or, The Hitchhiker’s Guide to Fear and Loathing at a Public Library Reference Desk


San Rafael offers first ever bamboo library cards

   July 30th, 2014 Brian Herzog

I first saw this about a month ago, but just recently remembered how cool it was and wanted to pass it along. Did you hear that the San Rafael Public Library is offering bamboo library cards to patrons?

SRPLbamboo-library-card

Now that's awesome. It sounds terribly expensive, but however they can afford it, it's got to be making a big impact with their patrons. The cards look great, and it's wonderful to see a library incorporating a renewable resource like this.

Way to go, San Rafael Public Library!

But of course, I'm never satisfied until I can steal and improve. My library won't be doing this, but if we did, maybe we could use something with a local connection, instead of bamboo. Chelmsford is known for glass and granite, so why not try a library card made out of one of those materials? Impractical? Pah.

Well, maybe. Then it hit me - has any library ever used library cards made out of discarded/recycled books? I don't really know how it would be done - laminated pages or covers, or completely pulped and re-pressed into new cards? It'd be fun if you could still read the text on the page or see the cover artwork. Also neat to put the library logo and barcode on one side, so there would be some uniformity, but otherwise the flipside of the card would be different so each card would be unique.

I like this idea, but haven't looked around to see if anyone has done it, or how it could even be done. One of these days, in my spare time...



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Check Out Our Library Card Table

   July 25th, 2012 Brian Herzog

Tommy's Library Card TableEarlier this summer, my coworker Tommy got the idea for a library art project: mail a letter to 200+ libraries across the country, asking them to send him one of their library cards.

He enclosed a return envelope, and most of them responded! For the next few weeks, Tommy's envelopes, with new library cards enclosed, poured into the library from all over the country. It was fun to see the variety and creativity of library cards.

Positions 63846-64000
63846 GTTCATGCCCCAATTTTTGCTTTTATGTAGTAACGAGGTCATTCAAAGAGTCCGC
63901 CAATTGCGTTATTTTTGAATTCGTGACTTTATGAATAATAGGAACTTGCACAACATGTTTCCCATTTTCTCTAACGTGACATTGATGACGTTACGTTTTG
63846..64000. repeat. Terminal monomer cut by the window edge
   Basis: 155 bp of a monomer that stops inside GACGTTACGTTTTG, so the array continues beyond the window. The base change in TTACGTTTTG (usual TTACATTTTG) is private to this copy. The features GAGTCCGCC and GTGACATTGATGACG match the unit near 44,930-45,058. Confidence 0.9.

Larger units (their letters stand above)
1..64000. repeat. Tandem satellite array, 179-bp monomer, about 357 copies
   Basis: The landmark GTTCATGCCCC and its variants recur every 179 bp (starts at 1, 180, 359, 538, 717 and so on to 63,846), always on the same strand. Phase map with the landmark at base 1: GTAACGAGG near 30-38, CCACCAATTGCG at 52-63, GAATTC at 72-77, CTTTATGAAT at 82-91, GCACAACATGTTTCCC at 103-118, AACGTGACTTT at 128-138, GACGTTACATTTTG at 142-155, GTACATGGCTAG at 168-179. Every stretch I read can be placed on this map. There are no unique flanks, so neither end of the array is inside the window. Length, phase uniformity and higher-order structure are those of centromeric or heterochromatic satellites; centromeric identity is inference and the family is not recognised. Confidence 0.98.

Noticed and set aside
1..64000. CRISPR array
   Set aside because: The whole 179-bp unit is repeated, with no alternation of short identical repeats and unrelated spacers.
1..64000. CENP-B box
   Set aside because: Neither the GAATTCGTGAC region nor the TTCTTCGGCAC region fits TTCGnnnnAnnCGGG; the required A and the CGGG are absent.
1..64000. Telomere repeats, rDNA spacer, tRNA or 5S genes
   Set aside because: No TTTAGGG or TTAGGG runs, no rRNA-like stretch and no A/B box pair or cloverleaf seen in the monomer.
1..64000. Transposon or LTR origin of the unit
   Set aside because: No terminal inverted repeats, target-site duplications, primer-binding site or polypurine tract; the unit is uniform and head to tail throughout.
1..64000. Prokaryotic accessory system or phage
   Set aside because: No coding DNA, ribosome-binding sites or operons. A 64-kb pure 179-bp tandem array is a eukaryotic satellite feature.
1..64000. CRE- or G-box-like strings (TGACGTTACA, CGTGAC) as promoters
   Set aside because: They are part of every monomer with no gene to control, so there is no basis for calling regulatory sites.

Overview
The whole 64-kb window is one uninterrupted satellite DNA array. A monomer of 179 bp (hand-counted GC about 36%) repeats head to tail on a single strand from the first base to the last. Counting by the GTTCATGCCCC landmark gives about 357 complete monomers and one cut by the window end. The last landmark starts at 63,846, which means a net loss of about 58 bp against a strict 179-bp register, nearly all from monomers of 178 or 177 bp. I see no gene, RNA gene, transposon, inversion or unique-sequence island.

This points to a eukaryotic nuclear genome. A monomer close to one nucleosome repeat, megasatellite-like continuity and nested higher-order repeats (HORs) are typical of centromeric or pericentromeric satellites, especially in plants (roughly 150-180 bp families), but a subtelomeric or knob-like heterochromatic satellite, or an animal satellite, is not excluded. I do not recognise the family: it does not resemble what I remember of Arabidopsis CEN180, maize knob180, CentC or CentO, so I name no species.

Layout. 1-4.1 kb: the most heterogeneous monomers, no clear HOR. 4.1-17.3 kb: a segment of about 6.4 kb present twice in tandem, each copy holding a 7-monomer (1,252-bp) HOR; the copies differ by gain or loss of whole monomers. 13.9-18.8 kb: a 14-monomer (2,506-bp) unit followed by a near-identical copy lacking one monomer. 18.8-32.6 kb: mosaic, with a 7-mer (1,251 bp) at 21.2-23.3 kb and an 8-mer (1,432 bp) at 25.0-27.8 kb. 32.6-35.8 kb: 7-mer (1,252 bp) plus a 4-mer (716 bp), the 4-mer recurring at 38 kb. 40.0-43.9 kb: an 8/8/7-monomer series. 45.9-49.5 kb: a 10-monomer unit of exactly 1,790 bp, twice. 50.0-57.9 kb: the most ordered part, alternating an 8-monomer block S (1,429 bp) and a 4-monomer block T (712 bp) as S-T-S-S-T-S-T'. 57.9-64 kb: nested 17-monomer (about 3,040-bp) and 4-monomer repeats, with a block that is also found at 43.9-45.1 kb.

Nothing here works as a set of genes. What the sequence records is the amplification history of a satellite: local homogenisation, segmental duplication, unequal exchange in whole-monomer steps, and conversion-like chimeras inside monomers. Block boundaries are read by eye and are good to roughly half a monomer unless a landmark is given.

Tommy's project was dependent on how many library cards he received. In the end, the number he got fit more or less perfectly on one of the coffee tables in the library, so he got permission to arrange them on a table and cover them with a protective epoxy. It looks great in the library, and the plan is to leave it in the library permanently. Tom also put up a sign on the table explaining what he did - the table is very eye-catching, and has already proved popular with staff and patrons.

Here's the top of the table - click to see a bigger image:

Library Card Table top

Nice work Tom - and thanks to all the library who participated.



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CCD Scanner at the Circulation Desk

   February 15th, 2012 Brian Herzog

Unitech MS335 CCD ScannerAlmost exactly a year ago, I posted about scanning library cards on smartphones. While the FaceCash scanner I ordered worked, it wasn't designed to be used for library purposes, so didn't really fit at the circulation desk*.

At the time, we decided that as our existing desk scanners stopped working, we'd replace them with CCD scanners, so we'd be able to accommodate patrons with their library cards on their smartphone. And I'm happy to say it finally happened - one of our scanners stopped working, and we replaced it with a CCD scanner.

The model we chose is the one Jeff Pike from the Groton (MA) Library found - Unitech MS335, which features long range laser, USB attachment, and on a hands-free stand.

One catch is that the scanner, by default, is trigger-activated, rather than motion-activated like our other desk scanners. That was solved by switching it to "continuous" mode, which means the laser is always on. A little different, but the Circ staff doesn't seem to mind. Another catch was that the scanner ships with Codabar support turned off (which is what our library barcodes need). That was easy to fix too, as the barcode to turn on Codabar support was in the manual. I called Unitech to ask them these support questions, and they were excellent - an actual person answered the phone, was friendly and answered all my questions, and the entire phone call lasted maybe five minutes - with the end result being our scanner worked the way we wanted by the end of the call.

Since that post a year ago, I've gotten lots of questions about these kinds of scanners. The only two I'm familiar with are the two listed above, but I was curious what scanner models other libraries use, and well they work. If your library has a scanner like this, please let me know in the comments - hopefully this will become a resource for other libraries looking to buy these scanners. Thanks.

 


*So I was happy to keep it at my desk so I'd have a scanner to use



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